60s 70s 80s 90s
12
The 3rd Waves Rising Tide of Activism
META-CONVERGENCE
  • 1965- Unsafe at Any Speed- Nader
  • 1969- April 22nd Earth Day
  • 1980s Social investing becomes significant
  • 1990s-corporate governance activists begin use
    of shareholder resolutions targeted at specific
    corporate practices

13
Activist Funds Make Waves
  • A new class of social investor doesn't believe in
    boycotting problem companies -- it's opting to
    reform them from within

14
By 2000- Shareholders put 2 trillion in socially
responsible options
15
Initially- Consumer Eco Activists- generally
came from niche segment of society
  • Upscale-SES
  • Liberal in Attitude Lifestyle

16
Accordingly Green Marketing Impact .. Early on
Not so much-
- March 6, 2002- Green' Sales Pitch Isn't Moving
Many Products
  • 41 of consumers - dont buy green products
    because fear products wont work as well
  • Only 29 of shoppers have recently bought a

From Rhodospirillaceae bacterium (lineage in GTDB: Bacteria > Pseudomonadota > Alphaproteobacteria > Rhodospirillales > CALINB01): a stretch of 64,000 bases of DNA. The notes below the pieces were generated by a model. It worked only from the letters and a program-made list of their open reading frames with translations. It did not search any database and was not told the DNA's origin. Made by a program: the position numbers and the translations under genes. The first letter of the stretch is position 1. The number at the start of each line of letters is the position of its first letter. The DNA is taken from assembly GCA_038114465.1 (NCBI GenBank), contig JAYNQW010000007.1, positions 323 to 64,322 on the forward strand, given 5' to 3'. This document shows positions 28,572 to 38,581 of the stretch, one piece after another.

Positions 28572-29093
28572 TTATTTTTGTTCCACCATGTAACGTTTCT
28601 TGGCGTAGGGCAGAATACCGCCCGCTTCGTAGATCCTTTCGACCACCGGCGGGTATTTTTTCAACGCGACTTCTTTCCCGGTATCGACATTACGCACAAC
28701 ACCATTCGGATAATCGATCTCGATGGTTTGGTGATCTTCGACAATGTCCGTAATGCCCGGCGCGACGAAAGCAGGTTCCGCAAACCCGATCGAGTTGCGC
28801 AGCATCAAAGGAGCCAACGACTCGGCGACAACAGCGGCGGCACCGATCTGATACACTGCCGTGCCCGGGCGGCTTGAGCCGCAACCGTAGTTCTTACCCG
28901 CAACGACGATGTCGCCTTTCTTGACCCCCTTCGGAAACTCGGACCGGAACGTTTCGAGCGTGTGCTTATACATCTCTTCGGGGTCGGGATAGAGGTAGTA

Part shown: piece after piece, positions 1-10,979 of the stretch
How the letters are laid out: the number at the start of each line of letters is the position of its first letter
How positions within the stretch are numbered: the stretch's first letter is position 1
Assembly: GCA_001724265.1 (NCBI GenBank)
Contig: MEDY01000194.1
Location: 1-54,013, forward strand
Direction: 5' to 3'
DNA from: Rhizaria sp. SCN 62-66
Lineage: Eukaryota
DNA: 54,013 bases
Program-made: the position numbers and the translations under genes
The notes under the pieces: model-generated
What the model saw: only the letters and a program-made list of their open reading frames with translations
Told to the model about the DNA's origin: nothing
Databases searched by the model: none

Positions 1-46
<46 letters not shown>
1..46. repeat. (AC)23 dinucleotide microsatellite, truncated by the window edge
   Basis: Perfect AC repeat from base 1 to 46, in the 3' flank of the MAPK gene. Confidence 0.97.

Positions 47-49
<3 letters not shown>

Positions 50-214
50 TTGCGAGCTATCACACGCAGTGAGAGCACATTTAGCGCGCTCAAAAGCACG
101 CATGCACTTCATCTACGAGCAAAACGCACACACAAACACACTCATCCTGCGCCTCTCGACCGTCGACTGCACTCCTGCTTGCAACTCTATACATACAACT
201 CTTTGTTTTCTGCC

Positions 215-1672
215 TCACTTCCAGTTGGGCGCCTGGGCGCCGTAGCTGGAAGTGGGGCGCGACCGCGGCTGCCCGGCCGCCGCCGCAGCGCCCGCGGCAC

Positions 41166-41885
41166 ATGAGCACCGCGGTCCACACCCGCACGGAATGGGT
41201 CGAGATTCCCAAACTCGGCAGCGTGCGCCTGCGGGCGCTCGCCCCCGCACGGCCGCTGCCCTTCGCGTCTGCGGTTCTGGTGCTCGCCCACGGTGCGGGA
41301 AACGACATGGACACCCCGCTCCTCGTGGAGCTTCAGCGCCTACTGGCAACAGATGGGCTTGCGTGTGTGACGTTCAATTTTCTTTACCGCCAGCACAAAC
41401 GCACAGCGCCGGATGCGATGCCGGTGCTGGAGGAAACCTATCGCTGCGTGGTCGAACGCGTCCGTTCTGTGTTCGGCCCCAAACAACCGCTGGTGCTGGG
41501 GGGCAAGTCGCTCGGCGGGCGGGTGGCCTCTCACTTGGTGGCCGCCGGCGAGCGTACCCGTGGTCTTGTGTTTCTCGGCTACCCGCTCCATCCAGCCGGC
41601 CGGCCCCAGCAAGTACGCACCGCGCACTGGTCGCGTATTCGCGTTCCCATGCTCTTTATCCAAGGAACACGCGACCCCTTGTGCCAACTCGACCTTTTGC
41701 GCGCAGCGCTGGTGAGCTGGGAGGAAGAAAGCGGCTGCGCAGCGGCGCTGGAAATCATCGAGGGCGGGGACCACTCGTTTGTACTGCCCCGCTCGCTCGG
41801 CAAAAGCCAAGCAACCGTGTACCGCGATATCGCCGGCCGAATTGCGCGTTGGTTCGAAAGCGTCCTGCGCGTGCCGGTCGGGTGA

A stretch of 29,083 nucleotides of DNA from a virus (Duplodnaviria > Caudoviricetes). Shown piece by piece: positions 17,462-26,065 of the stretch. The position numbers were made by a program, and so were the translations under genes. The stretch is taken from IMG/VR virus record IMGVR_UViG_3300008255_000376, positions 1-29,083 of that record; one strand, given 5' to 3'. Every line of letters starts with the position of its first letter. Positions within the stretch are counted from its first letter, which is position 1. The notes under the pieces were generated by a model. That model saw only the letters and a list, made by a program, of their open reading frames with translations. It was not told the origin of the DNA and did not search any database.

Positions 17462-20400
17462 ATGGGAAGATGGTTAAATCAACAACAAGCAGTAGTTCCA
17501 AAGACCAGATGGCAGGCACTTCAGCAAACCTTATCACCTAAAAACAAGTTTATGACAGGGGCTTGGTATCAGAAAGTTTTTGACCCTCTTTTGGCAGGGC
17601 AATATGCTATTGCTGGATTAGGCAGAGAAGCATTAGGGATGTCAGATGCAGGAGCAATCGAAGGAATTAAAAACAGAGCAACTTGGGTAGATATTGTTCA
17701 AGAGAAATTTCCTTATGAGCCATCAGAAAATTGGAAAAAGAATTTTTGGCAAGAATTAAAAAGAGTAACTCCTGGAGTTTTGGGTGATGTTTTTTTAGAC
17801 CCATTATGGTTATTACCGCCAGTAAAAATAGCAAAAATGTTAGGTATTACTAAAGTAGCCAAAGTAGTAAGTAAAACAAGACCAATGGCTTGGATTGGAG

product because it was green

17
circa 2000
  • recycling rate of plastic soda bottles was 1/3
    of 1995 rate .
  • single serve bottles on shelves - more then
    doubled to 18 billion
  • 70 of baby food buyers preferred convenience of
    plastic to glass jars

18
  • Phillips billed its energy-saving bulbs as
    EarthLight sales never materialized
  • Phillips repackaged relaunched as convenient,
    seven year Marathon bulbs
  • Sales went up 12 .

19
Today
  • Eco- consciousness has become mainstream

20
Roper Starch Worldwide Profile of Consumers has
tracked 5 Green Consumer segments since the 1990s
LOHAS
21
Consumer Eco Activists-
22
Sprouts
Swing group- May participate in conservation/
recycling- look for green products But will buy
only if price not higher
23
  • Doggedly Indifferent

24
mid 90s
25
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26
NEW YORKAugust 22, GfK Roper Green Gauge study
  • found vast majority (87) consumers agreeing
    --are seriously concerned about the environment.

http//www.gfkamerica.com/news/gfk_roper_environme
nt_companies.htm
27
Roper and Starch